My journey in law began as a single parent in 1972 as one of the only women in law school. As I was the sole support for my child, night law school was my only option while I worked weekends as a server. Attending classes was always a challenge. One professor made comments that “females were not cut out for law as they are too emotional.” At one point, a supportive student and I filed a complaint with the Dean of the Law School as I was concerned my grades would be affected due to the discrimination. At that time, women at the school represented three percent of the class. After receiving my law degree with great pride, I knocked on the doors of every law firm in town only to be told to go home to raise my child. Facing roadblocks at every turn, I began fighting for gender equality in the practice of law.
One day a young woman, Marla Pitchford, came to me for representation after other attorneys turned her away when she had no money to hire a lawyer. She likely approached me because I was the only female at that time practicing law in my community. This case evolved into a huge media event with the worldwide press. At the trial, news media throughout the country were present as I argued for my client, a victim herself, just like Hester Prynne in “The Scarlet Letter.” While women’s rights groups were upset with my pleading “temporary insanity,” I obtained an acquittal. This case launched my legal career with national notoriety. It also led to my appointment as Public Advocate, where I represented indigent clients as the first female attorney in Bowling Green, Kentucky to try a case before a jury.
My experience with judges came with mixed results. In one of my first court appearances, a judge brought me into his chambers and told me, “I do not allow blacks or women to practice law in my court.” I remember trembling as this was one of the first experiences in court as a young lawyer in a nearby rural county. I never returned to that courtroom since I feared reprisal with Bar Association complaints against me. Indeed, other attorneys used this tool to file frivolous complaints that have haunted me over the years. Eventually, my career path evolved into personal injury and semi-truck representation for those injured.
In the past forty-five years, I witnessed women joining the ranks as attorneys. Today, students of all backgrounds and gender fill law schools.
However, the roadblocks have not crumbled completely. I still fight for female equality. In many cases, male partners head law firms with a token female attorney. Women are often not accepted as an equal in personal injury law and particular commercial litigation. At a deposition, the receptionist called me “Double Trouble.” Interestingly, my client was impressed since there is nothing better than an attorney who is “Double Trouble.” Other names surfaced, such as “Iron Pants,” and I received an email from a government attorney in a commercial case that I was “aggressive and coy” when fighting for the rights of my client.
Representing clients injured by commercial trucks remains a male-dominated field. Attending attorney seminars for trial litigation can be challenging. The most recent incident occurred when my husband accompanied me to a truck seminar. Attorneys shook my husband’s hand, assuming he was the lawyer in the family. This year I attended a trial seminar with few women attending where the speaker explained how to dress for trial, instructing us to “wear a coat and tie!” Amused, I approached the speaker and asked if I should also wear a tie?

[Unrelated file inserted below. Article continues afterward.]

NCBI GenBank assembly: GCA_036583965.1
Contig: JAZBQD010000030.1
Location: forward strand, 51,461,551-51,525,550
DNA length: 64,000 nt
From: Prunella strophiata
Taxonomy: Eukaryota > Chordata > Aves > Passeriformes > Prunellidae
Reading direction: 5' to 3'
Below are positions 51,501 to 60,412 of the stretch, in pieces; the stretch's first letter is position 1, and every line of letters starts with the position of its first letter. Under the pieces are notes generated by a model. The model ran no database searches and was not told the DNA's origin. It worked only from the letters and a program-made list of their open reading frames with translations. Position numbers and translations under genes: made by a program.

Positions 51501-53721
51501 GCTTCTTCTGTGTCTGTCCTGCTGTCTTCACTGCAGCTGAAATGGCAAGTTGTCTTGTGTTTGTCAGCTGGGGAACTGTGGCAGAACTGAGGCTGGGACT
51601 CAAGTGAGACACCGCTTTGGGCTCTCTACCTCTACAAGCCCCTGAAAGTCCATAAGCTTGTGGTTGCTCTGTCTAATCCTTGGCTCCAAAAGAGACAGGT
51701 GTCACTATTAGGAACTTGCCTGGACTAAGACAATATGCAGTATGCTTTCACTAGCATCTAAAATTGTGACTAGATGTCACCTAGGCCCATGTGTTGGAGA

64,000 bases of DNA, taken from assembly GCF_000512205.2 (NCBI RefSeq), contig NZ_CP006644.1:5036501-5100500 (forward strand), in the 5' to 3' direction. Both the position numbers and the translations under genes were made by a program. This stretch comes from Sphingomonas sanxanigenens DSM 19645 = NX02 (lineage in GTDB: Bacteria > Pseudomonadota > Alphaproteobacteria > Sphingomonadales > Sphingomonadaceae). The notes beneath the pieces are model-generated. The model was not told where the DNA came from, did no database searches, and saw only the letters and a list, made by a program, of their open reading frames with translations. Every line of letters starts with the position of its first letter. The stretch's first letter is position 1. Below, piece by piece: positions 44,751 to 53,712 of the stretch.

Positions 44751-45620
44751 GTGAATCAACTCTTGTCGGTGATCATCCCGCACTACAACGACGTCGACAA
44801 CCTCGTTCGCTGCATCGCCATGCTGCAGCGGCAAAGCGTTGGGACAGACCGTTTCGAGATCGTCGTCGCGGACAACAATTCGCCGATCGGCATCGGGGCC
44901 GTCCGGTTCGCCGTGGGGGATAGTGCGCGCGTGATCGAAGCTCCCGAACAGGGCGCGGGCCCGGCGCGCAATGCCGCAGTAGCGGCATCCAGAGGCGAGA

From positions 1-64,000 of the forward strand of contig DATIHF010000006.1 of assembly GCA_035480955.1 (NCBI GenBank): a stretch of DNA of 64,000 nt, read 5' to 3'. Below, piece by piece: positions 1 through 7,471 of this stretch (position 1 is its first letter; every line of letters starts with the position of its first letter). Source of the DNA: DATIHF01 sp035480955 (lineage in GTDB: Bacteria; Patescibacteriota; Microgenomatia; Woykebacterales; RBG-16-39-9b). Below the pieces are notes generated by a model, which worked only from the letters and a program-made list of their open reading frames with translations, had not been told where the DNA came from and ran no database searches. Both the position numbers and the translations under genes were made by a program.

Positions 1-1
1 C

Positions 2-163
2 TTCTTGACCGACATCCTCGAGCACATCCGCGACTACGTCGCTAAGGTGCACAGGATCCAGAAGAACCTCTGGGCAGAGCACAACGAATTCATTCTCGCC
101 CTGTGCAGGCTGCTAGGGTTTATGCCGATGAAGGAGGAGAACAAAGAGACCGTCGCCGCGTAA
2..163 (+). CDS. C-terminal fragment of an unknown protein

Despite the discrimination I faced over the years, there are tremendous advantages, particularly in the early years of being a female practicing law. If the larger firms accepted me during my first years of practice, I would have likely stayed and never struck out on my own. I would not have had the national notoriety from that first major case. I certainly would not have had the opportunity to gain valuable courtroom experience representing clients charged with multiple crimes. Being forced on my own in those early years was an advantage.
As many female attorneys know, clients often prefer a woman to represent them, particularly when it involves a catastrophic loss of a family member and injured children. Even in minor injury cases, people may feel more comfortable talking to a female attorney. It may be easier for us to show empathy and emotion with our clients. I can still understand the financial struggle inherent to most of my clients who come from backgrounds of poverty. The ability to empathize with my injured clients has been the cornerstone to the success of my practice.
Breaking the glass ceiling in the modern legal profession has been an immense challenge. While women have made tremendous gains since the 1970s, much remains to be done. Despite progress in the legal community, it is still a profession dominated by men as owners and partners in the business. Certain types of legal positions are likely to be dominated by men rather than women, such as personal injury attorneys who own their businesses and in-house general counsel who are partners. Female lawyers should know discrimination is prevalent in the legal field, particularly in the high-end personal injury practice, including commercial litigation. Challenging this glass ceiling with gender equality continues to be my passion.
Originally published by the Kentucky Justice Association.